Devouring Buddha (2002)
Starring: Victims and perpetrators of the Cambodian massacre
Directed By: Korbett Matthews
Overview: The Tuol Sleng Prison, a once Cambodian high school turned execution and torture camp for the Khmer Rouge, has since been transformed into a museum honouring the victims of the massacres. This documentary explores the Buddhist belief that the ghosts of those victims still linger there.
As I did with Antonio Gaudi, rather than discuss all 'integral elements' of Devouring Buddha in my usual way, I thought it best to let the process of this review flow in a more airy fashion. You see, this documentary is experimental before educational, intensity and inspiration before information, it's an ethereal, ghostly voyage that is virtually scriptless, a documentary that prefers to let its images speak a thousand words.
It begins with a narrator telling the history of this Cambodian museum, letting us learn of the atrocities committed by Pol Pot and his Khmer Rouge, then, after those few scant sentences, the film continues in a slow and haunting montage rivalling the best cinematographers out there.
Luckily, I was granted the honour of having the subtext explained by the director himself. He explained that the Khmer school of Buddhism attributes every day with a different colour, which inspired his to shoot every day's footage with a different filter. From a ruined and vine-laden temple floor in vibrant greens, to water splitting behind a boat in a cold blue, the still and perfectly shot images are given an added element of the high-art that also, as Korbett puts it, "dictate memory of dark historical abyss in an almost post-traumatic fashion." Images of modern people are juxtaposed with the grainy black and white mug-shots of the victims of the past, serene sounds are overlaid across the busy streets of Cambodia today, helping to symbolize the forced rural living that Pol Pot ordered as he made cities illegal.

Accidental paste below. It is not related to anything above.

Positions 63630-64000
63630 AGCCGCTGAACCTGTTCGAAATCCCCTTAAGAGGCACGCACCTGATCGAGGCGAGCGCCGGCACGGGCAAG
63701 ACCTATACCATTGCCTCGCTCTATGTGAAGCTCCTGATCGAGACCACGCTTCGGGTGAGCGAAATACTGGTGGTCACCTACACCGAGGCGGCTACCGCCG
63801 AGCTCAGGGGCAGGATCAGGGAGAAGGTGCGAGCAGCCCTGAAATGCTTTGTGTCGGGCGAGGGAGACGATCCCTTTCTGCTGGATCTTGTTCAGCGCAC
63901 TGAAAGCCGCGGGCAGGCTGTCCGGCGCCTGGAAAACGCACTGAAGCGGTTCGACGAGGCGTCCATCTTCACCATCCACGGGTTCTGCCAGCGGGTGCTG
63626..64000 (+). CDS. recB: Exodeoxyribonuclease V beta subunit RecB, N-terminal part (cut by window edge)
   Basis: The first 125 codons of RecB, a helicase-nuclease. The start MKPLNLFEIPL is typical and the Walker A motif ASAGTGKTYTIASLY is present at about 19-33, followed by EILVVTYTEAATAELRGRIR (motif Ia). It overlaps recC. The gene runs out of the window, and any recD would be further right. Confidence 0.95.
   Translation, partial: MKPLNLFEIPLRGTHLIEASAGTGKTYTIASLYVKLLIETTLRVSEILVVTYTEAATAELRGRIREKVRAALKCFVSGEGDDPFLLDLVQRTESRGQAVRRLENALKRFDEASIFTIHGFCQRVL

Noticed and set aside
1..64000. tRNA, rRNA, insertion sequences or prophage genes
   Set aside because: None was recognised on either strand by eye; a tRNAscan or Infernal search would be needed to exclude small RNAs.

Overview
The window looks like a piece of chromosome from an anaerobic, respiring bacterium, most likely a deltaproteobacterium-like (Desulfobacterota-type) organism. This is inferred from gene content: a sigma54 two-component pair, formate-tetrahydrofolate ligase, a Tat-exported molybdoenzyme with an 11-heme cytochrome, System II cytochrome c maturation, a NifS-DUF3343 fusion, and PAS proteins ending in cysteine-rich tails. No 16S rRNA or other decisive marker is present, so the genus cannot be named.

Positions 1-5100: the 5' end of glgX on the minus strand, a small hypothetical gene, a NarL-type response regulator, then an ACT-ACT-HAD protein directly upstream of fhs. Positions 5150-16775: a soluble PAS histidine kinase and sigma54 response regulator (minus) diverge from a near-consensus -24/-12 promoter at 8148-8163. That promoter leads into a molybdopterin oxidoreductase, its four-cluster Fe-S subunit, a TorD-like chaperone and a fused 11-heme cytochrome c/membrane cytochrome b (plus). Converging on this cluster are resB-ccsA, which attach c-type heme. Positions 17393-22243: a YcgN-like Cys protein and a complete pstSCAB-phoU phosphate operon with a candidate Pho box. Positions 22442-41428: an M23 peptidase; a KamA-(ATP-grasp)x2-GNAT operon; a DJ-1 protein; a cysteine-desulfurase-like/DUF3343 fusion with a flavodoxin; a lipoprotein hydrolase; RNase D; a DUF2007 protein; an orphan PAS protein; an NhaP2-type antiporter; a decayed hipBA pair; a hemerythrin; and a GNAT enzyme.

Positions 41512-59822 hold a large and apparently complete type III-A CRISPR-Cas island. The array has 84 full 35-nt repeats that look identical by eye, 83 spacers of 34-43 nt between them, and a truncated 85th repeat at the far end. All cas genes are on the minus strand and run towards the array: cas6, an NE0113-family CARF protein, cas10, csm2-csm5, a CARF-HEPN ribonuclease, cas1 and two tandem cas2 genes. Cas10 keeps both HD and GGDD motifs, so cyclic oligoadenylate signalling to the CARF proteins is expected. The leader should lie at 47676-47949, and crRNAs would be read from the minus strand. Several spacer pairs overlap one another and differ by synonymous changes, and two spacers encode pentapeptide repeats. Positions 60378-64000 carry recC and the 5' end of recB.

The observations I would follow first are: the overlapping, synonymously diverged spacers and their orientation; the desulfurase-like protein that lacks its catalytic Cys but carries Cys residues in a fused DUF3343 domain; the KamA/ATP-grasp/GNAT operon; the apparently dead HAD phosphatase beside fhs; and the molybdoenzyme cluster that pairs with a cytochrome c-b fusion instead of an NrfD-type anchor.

A slow pan shows a vast empty stadium, a girl walks across a threshold only to fade away before she reaches the other side, these are the types of images that convey the deepest emotions. Since Buddhists believe that cremation is necessary to continue on the cycle of life, given that these victims were either hung or stabbed then tossed into the pits of the killing fields to rot, they were also left to continue a restless existence in their haunted city.
This is what Korbett decided to focus his study on, following the haunts of those slain, exploring the ghostly events with a venerable score, and leaving the depth of his scenes to speak the emotion that no guide or instructor could ever hope to convey.
The most disappointing thing about this documentary would have to be its availability. This relatively new Canadian short film that made its way through the festival circuit is very difficult to find, and I suppose if I've done a good enough job in inspiring you to see this then pehaps you could ask the filmmaker directly on how to get your hands on this yourself. The following link includes a short synopsis and contact info for Korbett:
Aftertaste: When I asked Korbett "Why the title?" he explained that the Khmer word for 'to rule', as in govern, also means to devour, so not only do we begin with a title that invokes emotion, but are left with the double meaning that adds irony to the horrible history of Cambodian between 1975 and 1979. I loved it.